The innovative program began with a 6-day intensive live-in training course followed by e-learning/e-lecturing through the C4C website portal. Continuous e-mentoring and midterm assessment through face-to face workshops ensured minimal dropout rate. At the end of the course, they implemented a real project in their respective communities and measured impact and result.

Outstanding graduates

On May 15, 2014 the first batch of 86 health service professionals, graduated from the C4C School. DOH Secretary Enrique Ona and the USAID/PH Deputy Mission Director Reed Aeschliman led the first awards ceremonies. Communications Secretary Herminio Coloma, Philhealth CEO Alex Padilla and Assistant Secretary Eric Tayag were also on hand to honor the pioneer C4C Fellows.

All graduates who completed their 6-month blended learning program improved significantly in 3 communication competencies: ability to think strategically in communication, resource mobilization for local communication activities and transformative leadership.

These skills will help them realize the local objectives of the national communications campaigns. Individual and team media-based projects centering on anti-TB, Family Planning and Maternal/Neonatal, and Child Health Nutrition served as the final requirement for graduation.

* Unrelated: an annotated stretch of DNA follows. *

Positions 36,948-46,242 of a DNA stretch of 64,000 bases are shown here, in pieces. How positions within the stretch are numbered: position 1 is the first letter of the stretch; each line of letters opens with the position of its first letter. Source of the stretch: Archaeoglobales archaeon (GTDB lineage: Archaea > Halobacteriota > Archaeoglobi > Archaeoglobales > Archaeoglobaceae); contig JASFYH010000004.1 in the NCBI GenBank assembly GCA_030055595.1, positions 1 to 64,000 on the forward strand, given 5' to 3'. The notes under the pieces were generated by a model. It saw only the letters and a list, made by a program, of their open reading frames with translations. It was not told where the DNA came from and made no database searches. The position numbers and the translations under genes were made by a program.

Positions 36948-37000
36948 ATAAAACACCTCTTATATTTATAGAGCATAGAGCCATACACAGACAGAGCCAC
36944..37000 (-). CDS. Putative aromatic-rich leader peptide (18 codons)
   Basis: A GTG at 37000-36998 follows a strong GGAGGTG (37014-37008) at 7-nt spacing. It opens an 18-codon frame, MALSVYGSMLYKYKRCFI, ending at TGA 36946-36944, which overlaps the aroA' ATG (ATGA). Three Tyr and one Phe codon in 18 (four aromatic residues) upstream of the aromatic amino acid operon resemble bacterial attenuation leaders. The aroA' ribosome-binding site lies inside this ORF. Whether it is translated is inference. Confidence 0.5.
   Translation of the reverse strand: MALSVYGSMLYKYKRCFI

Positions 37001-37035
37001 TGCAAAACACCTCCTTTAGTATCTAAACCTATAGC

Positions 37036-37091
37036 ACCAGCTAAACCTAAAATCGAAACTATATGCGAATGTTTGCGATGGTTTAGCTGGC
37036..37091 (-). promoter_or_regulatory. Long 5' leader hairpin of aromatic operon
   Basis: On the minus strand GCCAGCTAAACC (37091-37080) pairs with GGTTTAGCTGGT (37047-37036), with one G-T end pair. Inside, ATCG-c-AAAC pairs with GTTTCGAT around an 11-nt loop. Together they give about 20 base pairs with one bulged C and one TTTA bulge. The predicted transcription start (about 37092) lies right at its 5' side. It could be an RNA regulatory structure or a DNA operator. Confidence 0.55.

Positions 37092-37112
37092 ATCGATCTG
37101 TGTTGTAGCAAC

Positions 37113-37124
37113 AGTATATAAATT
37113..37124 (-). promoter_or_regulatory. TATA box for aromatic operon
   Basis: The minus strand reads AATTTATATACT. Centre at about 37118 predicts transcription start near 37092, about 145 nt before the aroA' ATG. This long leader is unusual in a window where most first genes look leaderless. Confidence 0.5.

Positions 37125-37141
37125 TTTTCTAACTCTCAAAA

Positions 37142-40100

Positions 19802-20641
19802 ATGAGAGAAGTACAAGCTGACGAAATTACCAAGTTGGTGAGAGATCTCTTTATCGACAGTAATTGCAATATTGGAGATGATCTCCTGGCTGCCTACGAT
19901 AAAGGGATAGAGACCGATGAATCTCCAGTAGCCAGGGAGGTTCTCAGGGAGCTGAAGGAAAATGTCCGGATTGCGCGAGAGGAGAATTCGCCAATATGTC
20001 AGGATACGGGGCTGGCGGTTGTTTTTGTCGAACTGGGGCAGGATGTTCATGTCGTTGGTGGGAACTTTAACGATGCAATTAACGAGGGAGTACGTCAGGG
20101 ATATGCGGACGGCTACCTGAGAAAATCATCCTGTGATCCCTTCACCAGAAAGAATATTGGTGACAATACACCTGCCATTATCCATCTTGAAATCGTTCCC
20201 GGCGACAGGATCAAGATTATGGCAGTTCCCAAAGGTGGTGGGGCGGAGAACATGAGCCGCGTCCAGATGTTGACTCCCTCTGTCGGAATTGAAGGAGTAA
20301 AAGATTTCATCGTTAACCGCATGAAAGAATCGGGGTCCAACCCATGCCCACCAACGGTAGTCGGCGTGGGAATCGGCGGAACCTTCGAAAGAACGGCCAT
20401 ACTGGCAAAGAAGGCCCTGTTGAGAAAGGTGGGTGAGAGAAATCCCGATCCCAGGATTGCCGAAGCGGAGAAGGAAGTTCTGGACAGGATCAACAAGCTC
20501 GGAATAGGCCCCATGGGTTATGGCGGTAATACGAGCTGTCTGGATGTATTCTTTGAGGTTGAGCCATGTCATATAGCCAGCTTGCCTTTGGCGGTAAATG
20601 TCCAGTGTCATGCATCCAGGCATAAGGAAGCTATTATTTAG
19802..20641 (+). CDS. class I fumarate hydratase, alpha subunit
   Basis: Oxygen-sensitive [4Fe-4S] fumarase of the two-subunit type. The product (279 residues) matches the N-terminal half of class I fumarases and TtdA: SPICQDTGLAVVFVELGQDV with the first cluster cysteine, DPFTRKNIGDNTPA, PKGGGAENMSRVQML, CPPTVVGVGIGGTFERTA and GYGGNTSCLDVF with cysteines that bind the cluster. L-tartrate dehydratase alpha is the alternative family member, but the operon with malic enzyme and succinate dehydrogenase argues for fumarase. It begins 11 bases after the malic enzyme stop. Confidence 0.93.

Five awards were handed to outstanding fellows and projects.

The Most Outstanding C4C Project, “Apat Dapat,” was launched by Santiago Gloria, Jr of CHD 8 encouraging pregnant women in Samar to avail of antenatal check-up at least 4 times during pregnancy and deliver safely in health facilities with trained birth attendants.

In the midst of post-disaster Tacloban, Joanna Manalili of PHIC 8 increased the level of knowledge among pregnant women on the availability and importance of delivering in a health care facility. This earned her the award for Most Responsive C4C Project.

The Most Strategic Project went to Project MAMA in T’boli, South Cotabato.  C4C fellows Agnes Barrion and Ana Liz Cabrido encouraged pregnant women and their children, to avail of health services and antenatal care.

Darlynn Remolino of POPCOM 7 was named Most Outstanding C4C Fellow, while Mary Joy Chiu of CHD 12 was recognized as most improved.

A start

Secretary Enrique Ona delivered the keynote address:

“As the diplomas are handed out today, I hope that the DOH and its partners will have more people equipped to translate our policies and messages into good operational ideas that will easily spread and, ultimately get everyone to move.”

Recognizing the unsung heroes, some of the most dedicated, overworked and underpaid employees toiling in DOH, Ona exhorted them, “I know that you will be the champions of the Department of Health, of PhilHealth, the champions of Kalusugang Pangkalahatan.”

It’s a good beginning.

The selection of C4C fellows for the second year will begin next week. Scaling up the public health sector can happen, one C4C fellow at a time.  –